The Minister for Justice, Equality and Law Reform, Mr. Dermot Ahern T.D., along with his colleague, Minister for the Environment, Heritage and Local Government, Mr. John Gormley T.D., today launched new Guidelines for the Joint Policing Committees established by the Garda Síochána Act 2005. The Guidelines will enable the committees to be established in all local authority areas. The launch was also attended by the Lord Mayor, Councillor Eibhlin Byrne, and the Garda Commissioner, Fachtna Murphy.
These Committees provide a forum for An Garda Síochána, local authorities, Oireachtas members and community interests, who can all make an important contribution to addressing issues relating to crime locally, to get together in a regular and structured way to consult with each other, discuss and make recommendations on matters affecting the policing of the local authority’s area.
Speaking at the joint launch today in Dublin City Hall, Minister Ahern said: "I believe that, over time, these Committees will make an enormous contribution to keeping our communities safe. Fundamentally, they represent a partnership between the people, through their representatives and An Garda Síochána. Individual members of An Garda Síochána, and public representatives, have always tried to work closely together to solve problems in the communities they serve.
Joint Policing Committees provide a structured way in which Gardaí and public representatives can come together, along with other community interests, to address the problems of crime - and, indeed, the problems that may be contributing to crime - in their areas."
As the intention was to establish a Joint Policing Committee in each of the 114 local authority areas, it was decided to first run a pilot scheme to gain experience in their operation and ensure best practice before full rollout. 29 Committees were established nationwide in 2006 and 2007 as a pilot phase. In the case of Dublin City, there are also five subcommittees, corresponding to the operational areas of the City Council, which progress the work of the Dublin City Committee.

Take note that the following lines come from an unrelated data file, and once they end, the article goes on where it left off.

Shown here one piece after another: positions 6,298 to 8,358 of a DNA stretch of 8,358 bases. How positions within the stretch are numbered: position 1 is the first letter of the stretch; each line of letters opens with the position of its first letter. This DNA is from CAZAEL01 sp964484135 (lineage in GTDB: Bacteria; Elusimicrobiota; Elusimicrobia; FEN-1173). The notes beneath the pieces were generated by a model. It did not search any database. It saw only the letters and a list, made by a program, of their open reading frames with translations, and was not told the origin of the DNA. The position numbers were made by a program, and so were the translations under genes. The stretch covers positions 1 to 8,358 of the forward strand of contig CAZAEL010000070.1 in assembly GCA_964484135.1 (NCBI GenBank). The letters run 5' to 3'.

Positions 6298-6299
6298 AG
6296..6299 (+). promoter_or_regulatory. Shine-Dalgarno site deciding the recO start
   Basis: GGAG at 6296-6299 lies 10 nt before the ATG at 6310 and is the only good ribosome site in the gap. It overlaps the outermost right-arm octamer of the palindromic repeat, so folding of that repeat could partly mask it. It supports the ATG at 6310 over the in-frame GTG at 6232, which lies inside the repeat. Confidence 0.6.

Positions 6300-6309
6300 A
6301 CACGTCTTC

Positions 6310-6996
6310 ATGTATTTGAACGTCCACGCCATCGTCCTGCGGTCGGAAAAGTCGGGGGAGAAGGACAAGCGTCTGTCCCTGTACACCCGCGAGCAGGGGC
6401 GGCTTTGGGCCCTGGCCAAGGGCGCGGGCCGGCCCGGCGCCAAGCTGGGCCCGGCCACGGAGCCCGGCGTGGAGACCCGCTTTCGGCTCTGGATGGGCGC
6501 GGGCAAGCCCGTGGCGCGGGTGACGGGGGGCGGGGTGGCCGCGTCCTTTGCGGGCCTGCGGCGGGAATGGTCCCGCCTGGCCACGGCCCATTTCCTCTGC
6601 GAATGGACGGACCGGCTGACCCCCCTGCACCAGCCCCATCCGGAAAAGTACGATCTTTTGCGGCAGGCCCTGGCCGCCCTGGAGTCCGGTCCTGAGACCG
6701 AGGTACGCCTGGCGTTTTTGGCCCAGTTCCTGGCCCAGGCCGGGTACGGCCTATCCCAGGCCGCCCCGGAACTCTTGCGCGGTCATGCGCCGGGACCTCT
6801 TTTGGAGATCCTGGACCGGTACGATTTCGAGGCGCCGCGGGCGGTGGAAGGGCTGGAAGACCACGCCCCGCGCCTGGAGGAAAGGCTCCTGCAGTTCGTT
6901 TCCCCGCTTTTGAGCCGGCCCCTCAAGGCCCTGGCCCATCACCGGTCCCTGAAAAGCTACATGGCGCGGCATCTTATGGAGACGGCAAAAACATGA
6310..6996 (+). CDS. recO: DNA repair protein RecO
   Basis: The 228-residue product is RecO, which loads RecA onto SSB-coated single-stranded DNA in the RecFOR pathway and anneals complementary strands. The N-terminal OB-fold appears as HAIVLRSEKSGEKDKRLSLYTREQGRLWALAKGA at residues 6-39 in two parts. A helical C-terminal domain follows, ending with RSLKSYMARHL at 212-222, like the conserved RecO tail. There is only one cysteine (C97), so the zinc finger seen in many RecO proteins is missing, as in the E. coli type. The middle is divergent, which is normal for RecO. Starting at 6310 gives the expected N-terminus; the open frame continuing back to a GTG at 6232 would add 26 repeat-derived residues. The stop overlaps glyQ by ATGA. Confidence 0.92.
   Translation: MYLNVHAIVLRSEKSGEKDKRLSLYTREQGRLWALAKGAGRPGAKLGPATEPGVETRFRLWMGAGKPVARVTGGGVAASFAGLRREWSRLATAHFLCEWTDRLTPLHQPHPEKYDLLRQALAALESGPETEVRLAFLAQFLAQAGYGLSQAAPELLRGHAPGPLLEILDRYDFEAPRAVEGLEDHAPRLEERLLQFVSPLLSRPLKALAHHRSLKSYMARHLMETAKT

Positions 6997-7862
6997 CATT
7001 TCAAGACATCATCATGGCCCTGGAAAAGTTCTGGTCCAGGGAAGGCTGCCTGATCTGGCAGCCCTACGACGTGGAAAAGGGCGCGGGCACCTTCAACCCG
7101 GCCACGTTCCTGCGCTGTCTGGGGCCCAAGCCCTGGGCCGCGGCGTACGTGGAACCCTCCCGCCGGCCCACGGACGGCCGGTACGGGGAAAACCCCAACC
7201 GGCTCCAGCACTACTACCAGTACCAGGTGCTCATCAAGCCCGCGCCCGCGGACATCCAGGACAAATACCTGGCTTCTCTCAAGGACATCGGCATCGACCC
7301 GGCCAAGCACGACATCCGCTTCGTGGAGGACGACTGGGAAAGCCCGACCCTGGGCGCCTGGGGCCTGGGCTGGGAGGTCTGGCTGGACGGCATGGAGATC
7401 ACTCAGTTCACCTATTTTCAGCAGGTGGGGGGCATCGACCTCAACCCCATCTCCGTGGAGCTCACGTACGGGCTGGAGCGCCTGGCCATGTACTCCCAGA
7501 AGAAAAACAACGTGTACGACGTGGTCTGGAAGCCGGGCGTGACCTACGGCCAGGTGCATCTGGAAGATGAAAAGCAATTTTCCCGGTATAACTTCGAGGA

Speaking at the launch, Minister Gormley said: "Joint Policing Committees are also a means by which communities can have an increased sense that policing in their areas reflects their concerns and the support of the entire community for the work of An Garda Síochána can be maintained and developed."
The new Guidelines were signed by Minister Ahern following consultations with the Ministers for the Environment, Heritage and Local Government and Community, Rural and Gaeltacht Affairs. The new Guidelines take on board the experience gained in the pilot phase. In preparation for this work, a consultation day was held in November 2007, involving participants of the 29 pilot Committees, to discuss the experience gained in the operation of their Committees.
The functions of a Joint Policing Committee include:
monitoring two broad areas:
firstly, the levels and patterns of crime, disorder and anti-social behaviour in its area, including patterns and levels of misuse of alcohol and drugs; and
secondly, the broader issue of the factors underlying and contributing to crime, disorder and anti-social behaviour;
advising the local authority and An Garda Síochána on how they might best perform their functions, having regard to the need to do everything feasible to improve the safety and quality of life and to prevent crime, disorder and anti-social behaviour within the area;
arranging, and hosting, public meetings periodically on matters affecting the policing of the local authority area.
A copy of the Guidelines is available on the Department’s website www.justice.ie.
24 September 2008
Note for Editors
There were 29 Committees established nationwide in 2006 and 2007 as the pilot phase:
Fingal, Kerry, Offaly, South Dublin and Wicklow County Councils; Dublin, Cork, Galway, Limerick and Waterford City Councils; Clonmel, Drogheda and Sligo Borough Councils; Athy, Arklow, Ballinasloe, Birr, Bray, Carrick-on-Suir, Cavan, Edenderry, Greystones, Letterkenny, Mallow, New Ross, Tralee, Tuam, Tullamore and Wicklow Town Councils.
In the case of Dublin City, there are also five subcommittees, corresponding to the operational areas of the City Council.